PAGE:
The Dublin stag: Fancy dress, fast food, slow recovery, and Guinness | Jack Marshall’s column
Two can be coincidental, an impromptu and accidental ‘yeah, go on then’ occurrence reliant almost entirely on the invisible push and pull of moment’s being spurred. Three is far rarer and usually centres around football.
But more than three? We’re talking once in a blue moon here, maybe three times a year in a calendar bearing witness to some serious organisational skills. So when the number reaches the oxygen-depleted and frost-bitten heights of 17, only one event can be blamed, the proverbial discarded bag of chips to a flock of ballsy Brighton seagulls.
Three flights were required for this stag, planes from Manchester, Bristol, and London ferrying us all across the Irish sea and towards Dublin town where we intended to do as the locals do - namely drink Guinness whilst criss-crossing the Liffey in search of sports bars and clubs which play Taylor Swift’s cheesier tunes. When in Rome and all that jazz.
Embarking on Friday evening, we landed and, almost immediately, normality took one look at the phenomenon unfolding - 17 lads being semi-organised and actually booking plane tickets without accidentally ending up in the wrong country – and decided to intervene. No chance this could be allowed to go off without at least a minor hiccup.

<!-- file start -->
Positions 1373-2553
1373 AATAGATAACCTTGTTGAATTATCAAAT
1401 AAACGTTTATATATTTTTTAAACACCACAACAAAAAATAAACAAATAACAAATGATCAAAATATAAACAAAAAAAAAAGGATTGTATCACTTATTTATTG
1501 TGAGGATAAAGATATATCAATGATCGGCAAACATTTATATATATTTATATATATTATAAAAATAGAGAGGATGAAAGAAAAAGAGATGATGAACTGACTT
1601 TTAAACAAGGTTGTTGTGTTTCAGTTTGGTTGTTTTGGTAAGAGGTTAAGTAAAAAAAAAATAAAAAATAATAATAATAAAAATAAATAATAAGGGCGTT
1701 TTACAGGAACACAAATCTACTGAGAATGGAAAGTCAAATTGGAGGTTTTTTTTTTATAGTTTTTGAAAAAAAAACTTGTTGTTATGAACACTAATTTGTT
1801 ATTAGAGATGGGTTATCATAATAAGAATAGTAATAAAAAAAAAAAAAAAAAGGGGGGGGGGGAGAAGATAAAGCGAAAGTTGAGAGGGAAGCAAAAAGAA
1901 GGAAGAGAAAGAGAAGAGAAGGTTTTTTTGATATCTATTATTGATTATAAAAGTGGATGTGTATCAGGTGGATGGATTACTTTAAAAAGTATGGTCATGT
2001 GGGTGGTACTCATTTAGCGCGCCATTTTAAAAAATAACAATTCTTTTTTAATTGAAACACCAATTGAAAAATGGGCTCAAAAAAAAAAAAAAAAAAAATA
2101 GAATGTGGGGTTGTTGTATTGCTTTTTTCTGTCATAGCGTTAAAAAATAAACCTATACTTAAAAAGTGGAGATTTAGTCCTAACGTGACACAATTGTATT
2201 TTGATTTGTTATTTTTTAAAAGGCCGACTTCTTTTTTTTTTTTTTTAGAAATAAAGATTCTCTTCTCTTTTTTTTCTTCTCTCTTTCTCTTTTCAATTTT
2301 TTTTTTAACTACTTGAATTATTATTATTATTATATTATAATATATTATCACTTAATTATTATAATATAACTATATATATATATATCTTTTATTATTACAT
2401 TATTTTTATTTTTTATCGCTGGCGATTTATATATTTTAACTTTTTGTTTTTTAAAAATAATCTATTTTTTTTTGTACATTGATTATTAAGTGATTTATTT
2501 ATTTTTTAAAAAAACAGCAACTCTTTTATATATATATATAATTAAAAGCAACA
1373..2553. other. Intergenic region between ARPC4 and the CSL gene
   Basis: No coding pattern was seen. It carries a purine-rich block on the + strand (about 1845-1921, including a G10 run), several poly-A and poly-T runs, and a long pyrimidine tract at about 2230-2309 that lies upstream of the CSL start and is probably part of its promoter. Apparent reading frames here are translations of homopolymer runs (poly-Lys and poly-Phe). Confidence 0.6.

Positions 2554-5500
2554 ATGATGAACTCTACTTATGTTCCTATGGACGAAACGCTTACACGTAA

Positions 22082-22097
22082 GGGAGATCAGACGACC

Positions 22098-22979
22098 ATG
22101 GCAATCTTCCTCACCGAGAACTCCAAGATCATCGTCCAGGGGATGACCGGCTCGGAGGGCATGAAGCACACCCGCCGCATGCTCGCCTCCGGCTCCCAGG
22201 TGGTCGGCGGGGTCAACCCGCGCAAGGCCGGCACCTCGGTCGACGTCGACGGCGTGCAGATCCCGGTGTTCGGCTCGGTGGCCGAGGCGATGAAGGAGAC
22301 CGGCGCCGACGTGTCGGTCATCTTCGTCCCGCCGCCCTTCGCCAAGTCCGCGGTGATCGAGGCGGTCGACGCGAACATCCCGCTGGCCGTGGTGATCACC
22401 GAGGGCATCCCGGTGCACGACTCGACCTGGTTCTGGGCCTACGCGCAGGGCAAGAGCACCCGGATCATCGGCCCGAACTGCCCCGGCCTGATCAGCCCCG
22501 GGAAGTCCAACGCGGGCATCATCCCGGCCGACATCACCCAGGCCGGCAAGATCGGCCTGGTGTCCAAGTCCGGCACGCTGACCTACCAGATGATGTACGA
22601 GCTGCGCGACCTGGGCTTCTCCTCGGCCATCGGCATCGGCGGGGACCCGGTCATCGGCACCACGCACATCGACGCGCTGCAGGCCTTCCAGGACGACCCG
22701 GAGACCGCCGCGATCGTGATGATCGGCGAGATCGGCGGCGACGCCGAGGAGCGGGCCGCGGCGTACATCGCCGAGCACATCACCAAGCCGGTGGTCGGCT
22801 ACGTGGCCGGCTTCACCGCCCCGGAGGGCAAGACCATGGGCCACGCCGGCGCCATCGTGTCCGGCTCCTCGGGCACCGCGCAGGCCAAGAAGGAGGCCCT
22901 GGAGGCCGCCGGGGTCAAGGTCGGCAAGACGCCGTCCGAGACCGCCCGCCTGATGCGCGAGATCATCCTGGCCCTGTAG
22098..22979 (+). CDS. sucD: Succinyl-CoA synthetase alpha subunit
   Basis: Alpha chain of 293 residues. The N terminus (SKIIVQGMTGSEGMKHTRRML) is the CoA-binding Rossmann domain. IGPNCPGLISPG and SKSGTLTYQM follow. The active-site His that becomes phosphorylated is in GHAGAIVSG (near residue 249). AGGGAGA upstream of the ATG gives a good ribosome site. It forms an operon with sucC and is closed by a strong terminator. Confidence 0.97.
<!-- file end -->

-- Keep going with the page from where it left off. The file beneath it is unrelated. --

Straight off the bat, after about three months solid of sunshine and hosepipe bans, the Irish heavens opened and it rained non-stop for two days. Plans to attend a local League of Ireland game were scuppered because of a pesky flight delay and the logistical nightmare of ferrying an entire matchday squad’s worth of lads across a major European city.
A deadpan taxi driver advised us just to get on the beers in town instead so we duly obliged. Then followed approximately 36 hours of non-stop consumption, encompassing everything from the black stuff and leathery kebab meats to stinging tequila shots and aspirin tablets with breakfast. It was a blur of fancy dress, live music, sodden shoes, and glazed eyes.
And, of course, it was absolutely brilliant.